For decades theater patrons have been told they were not permitted to record or take pictures. Those rules were put into place because using digital cameras or video recorders violates union rules for the reproduction of a performance.
Customers attending a performance in the hopes of capturing an actor getting hurt
couldn't care squat about intellectual property rights.
Years ago any attempt to secretly record a performance would have required a
tape recorder hidden in a full size briefcase. Cameras weighed pounds, not ounces and cell phones with cameras didn't exist.
We're in the era of micro. Just about everyone has a picture capability cell phone. That becomes the tricky part.
To do an effective pat-down of ticket holders
entering the theater would be even more invasive than the airport TSA grope.
It's not just Spider-Man actors who are placed in danger by a camera flash. Shakespeare Dallas tells patrons: "Taking photographs poses a risk to the actors. Please turn off cell phones and pagers during the performance to prevent technical difficulties and interference during the performance."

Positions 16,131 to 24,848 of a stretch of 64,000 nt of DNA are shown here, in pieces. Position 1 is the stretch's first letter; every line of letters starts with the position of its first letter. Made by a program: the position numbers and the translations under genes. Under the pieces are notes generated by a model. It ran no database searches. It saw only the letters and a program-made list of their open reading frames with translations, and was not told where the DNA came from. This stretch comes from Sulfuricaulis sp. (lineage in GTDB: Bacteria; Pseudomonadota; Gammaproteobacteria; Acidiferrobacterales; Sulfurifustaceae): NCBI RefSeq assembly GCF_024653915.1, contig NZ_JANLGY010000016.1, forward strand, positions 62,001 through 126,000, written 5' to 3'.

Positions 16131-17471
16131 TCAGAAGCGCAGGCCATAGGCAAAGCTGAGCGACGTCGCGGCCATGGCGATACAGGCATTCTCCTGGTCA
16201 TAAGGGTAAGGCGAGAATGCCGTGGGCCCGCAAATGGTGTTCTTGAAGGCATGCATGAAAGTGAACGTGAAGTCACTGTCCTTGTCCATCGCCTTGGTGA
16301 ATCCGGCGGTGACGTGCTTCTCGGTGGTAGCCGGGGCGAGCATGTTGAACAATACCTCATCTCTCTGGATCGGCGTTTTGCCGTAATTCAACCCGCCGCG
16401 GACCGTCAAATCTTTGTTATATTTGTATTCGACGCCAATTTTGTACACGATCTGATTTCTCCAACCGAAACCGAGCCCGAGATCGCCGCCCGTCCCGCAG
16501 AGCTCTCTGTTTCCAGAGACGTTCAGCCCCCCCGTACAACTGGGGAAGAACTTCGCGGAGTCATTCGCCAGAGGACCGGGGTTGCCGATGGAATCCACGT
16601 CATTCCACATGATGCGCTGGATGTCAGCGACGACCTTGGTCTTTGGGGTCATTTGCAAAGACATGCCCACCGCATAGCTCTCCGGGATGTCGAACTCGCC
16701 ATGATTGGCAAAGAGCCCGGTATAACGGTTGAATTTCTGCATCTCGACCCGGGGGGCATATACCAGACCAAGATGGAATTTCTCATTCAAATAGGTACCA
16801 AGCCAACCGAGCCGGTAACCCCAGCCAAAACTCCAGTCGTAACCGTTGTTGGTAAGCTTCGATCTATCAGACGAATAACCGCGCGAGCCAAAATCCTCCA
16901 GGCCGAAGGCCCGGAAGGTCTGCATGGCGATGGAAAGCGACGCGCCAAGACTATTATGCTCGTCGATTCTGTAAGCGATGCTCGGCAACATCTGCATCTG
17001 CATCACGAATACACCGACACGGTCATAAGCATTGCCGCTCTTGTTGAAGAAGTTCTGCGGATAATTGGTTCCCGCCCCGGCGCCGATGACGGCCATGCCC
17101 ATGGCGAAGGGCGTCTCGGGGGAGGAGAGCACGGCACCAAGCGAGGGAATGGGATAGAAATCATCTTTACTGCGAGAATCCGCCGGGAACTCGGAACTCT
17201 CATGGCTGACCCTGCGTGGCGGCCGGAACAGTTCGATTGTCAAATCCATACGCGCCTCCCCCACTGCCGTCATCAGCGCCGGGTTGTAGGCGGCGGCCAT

In explaining the latest Spider-Man problem, show spokesman Rick Miramontez told
The Daily: "A patron took a flash photo of the flying Spider-Man, startling him and
causing him to miss the landing spot."
"The aerial system is so sophisticated that if a flying maneuver is off by
even a couple inches, it automatically shuts down. Safety always comes first,"
Of course, the production has injured at least five performers and there have been
countless malfunctions. The production has also been cited for safety violations.
The talented and respected PR firm of Boneau/Bryan-Brown, headed by Chris Boneau and Adrian Bryan-Brown
resigned in July 2010 after handling the much delayed musical for nearly three years. It was originally slated to open
Feb. 25, 2010. The spin doctor role was then assumed by the talented and
respected Miramontez - who must by now be up in the middle of the night